Nigeria

Insecurity: Armed criminals, rice smugglers persist despite my orders, Buhari laments

Buhari

The President, Major General Muhammadu Buhari (retd), on Friday, lamented that some individuals were “mercilessly” against Nigeria.

According to a statement by his Special Adviser on Media and Publicity, Femi Adesina, Buhari spoke during the sixth regular meeting with the Presidential Economic Advisory Council led by Prof Doyin Salami at the Presidential Villa, Abuja.

Adesina, in the statement titled ‘We’ll develop our irrigation facilities more, President Buhari assures,’ quoted the PEAC as saying the security challenges had great repercussions on the economy.

He said the President urged the leadership at every level to go back to the basics, noting that a bottom-up approach was necessary from ward through local council and state to the federal level.

Buhari was said to have decried the situation in which some unscrupulous people tried to undermine every government policy, irrespective of the good it was meant to achieve for the country.

He quoted the President as saying, “Some people are mercilessly against this country. We closed the borders to control the smuggling of petroleum products, and check the influx of smuggled goods, arms and ammunition.

“That was when the Comptroller General of Customs called me, saying 40 tankers laden with petrol had been impounded. I told him to sell the fuel, sell the trucks, and put the money in the treasury. They still brought arms and ammunition into the country, brought in rice in vehicles and motorcycles.

“I said shoot anyone found illegally with AK-47 (rifles), yet they haven’t stopped. People must show consideration for their own country.”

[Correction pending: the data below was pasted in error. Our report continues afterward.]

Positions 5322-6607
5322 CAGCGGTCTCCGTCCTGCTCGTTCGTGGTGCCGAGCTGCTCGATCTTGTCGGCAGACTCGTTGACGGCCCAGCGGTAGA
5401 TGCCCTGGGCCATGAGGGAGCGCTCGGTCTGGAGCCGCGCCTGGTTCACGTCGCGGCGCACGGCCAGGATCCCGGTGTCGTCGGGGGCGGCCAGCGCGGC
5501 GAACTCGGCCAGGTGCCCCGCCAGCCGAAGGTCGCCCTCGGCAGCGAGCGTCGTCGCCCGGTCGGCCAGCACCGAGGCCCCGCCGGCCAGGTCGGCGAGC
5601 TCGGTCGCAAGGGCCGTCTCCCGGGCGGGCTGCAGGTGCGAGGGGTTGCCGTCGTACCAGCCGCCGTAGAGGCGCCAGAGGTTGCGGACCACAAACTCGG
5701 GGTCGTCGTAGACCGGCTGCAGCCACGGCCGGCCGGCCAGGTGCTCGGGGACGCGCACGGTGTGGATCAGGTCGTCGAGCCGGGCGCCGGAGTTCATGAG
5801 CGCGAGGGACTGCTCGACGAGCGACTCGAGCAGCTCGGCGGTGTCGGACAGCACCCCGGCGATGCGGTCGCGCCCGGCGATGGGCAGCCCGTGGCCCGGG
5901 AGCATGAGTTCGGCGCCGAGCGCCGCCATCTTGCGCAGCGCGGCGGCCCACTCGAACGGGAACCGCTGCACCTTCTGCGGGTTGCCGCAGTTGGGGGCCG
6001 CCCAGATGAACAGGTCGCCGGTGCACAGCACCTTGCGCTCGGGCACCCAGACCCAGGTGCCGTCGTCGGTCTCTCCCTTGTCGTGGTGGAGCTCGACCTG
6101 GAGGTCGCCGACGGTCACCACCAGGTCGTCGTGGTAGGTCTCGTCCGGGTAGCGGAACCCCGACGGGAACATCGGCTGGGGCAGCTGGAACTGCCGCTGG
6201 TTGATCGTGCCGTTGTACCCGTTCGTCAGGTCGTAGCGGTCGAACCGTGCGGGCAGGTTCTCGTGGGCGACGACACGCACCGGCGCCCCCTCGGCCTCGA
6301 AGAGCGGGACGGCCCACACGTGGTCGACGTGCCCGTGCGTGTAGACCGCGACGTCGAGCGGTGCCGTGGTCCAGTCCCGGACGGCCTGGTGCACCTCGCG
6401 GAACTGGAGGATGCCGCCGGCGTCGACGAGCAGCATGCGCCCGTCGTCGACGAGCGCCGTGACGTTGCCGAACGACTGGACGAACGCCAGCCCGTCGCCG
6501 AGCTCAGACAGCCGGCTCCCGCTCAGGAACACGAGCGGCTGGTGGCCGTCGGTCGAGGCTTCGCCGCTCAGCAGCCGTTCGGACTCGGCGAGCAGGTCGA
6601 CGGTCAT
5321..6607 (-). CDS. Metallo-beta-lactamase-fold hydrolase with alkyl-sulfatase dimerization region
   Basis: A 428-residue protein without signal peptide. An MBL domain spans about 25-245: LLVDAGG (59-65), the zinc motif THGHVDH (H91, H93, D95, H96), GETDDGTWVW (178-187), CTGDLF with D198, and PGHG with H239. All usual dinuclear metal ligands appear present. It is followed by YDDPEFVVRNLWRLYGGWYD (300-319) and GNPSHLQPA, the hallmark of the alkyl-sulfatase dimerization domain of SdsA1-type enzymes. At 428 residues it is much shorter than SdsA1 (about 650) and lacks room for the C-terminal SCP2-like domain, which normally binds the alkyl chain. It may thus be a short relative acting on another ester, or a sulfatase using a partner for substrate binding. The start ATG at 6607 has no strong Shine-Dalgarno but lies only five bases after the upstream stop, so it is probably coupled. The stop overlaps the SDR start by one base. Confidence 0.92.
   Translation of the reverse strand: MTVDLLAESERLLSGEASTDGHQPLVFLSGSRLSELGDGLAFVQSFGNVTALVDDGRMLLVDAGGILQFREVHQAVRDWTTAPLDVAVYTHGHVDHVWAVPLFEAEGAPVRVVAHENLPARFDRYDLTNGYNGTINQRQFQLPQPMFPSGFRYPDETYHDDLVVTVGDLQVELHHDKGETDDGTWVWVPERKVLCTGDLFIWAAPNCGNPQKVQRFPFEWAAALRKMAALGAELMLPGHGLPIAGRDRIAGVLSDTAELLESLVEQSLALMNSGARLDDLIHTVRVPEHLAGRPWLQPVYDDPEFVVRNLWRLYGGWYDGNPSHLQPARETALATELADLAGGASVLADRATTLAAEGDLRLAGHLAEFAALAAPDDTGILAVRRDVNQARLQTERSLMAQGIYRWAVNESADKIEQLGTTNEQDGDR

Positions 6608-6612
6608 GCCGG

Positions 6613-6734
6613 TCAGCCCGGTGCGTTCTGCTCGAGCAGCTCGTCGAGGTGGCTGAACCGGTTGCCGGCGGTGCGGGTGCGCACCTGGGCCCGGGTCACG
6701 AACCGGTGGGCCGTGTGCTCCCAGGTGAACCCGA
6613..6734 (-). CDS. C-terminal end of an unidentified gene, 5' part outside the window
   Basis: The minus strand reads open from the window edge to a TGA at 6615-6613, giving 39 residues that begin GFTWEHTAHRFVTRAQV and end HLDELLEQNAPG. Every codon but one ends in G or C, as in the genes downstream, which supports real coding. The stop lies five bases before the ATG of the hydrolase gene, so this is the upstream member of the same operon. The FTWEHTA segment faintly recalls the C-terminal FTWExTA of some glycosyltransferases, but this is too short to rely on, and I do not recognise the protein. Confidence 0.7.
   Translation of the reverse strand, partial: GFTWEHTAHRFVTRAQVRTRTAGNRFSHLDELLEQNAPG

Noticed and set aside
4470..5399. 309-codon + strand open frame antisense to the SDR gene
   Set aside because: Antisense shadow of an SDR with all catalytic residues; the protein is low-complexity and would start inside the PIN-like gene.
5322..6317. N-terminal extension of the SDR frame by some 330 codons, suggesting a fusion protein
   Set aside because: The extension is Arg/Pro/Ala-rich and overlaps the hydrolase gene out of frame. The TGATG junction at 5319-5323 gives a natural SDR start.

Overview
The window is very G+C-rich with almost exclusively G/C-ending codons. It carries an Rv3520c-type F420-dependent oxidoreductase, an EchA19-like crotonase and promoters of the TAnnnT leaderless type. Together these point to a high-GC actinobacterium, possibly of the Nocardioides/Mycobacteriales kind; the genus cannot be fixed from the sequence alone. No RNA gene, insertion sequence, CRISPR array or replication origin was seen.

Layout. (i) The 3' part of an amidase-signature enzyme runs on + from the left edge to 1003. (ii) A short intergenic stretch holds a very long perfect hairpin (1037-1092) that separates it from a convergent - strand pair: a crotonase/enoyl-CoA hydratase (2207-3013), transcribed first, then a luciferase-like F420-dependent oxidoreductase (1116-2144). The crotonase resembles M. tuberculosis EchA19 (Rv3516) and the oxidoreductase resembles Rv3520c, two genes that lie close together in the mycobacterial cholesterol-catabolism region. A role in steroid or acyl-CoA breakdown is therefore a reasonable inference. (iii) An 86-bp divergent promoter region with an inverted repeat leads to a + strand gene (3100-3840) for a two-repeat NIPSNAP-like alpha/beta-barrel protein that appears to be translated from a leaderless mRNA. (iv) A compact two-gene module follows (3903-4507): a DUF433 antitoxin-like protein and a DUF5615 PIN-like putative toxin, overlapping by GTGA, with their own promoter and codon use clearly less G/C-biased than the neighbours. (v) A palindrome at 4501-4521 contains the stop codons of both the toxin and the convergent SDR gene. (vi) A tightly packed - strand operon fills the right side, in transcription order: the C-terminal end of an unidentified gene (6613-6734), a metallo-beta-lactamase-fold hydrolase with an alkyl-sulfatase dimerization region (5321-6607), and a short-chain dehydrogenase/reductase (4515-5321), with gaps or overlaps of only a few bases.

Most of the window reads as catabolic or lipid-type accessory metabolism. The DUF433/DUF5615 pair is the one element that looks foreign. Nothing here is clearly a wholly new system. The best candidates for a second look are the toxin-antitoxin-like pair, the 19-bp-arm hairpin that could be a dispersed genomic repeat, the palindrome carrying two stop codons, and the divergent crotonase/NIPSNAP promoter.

The presidential spokesman also quoted Buhari as promising that the Federal Government would focus on greater development of irrigation facilities in the country and encourage more people to go into agriculture.

Buhari added that agriculture was a good way for the country to overcome the economic challenges confronting it, saying, “We need to go back to the land. Technology is doing away with petroleum, but we are lucky we have other resources – gas, vast arable land, which we are not using enough of.”

The President was said to have been responding to Salami’s disclosure, in his presentation, that only two per cent of land under cultivation is irrigated, recommending that apart from government efforts, incentives are needed for private people to enter the sector.

PEAC, according to the statement, submitted that the global economy continued to improve as COVID-19 infections dropped and rollout of vaccination intensified, adding that the Nigerian economy, though out of recession, remained fragile with inflation rising, unemployment high, and external account weak.

Policy, the economic advisory body said, “must urgently address the challenges of rising prices.”

Among other issues recommended by PEAC were a decisive end to all forms of insecurity in the country, mobilisation of resources for investment, hastened implementation of agricultural reform policies, passage of the Petroleum Industry Bill as a basis for revitalising the industry, poverty reduction, employment generation, and incentives for private investment in irrigation, to promote year-round farming.

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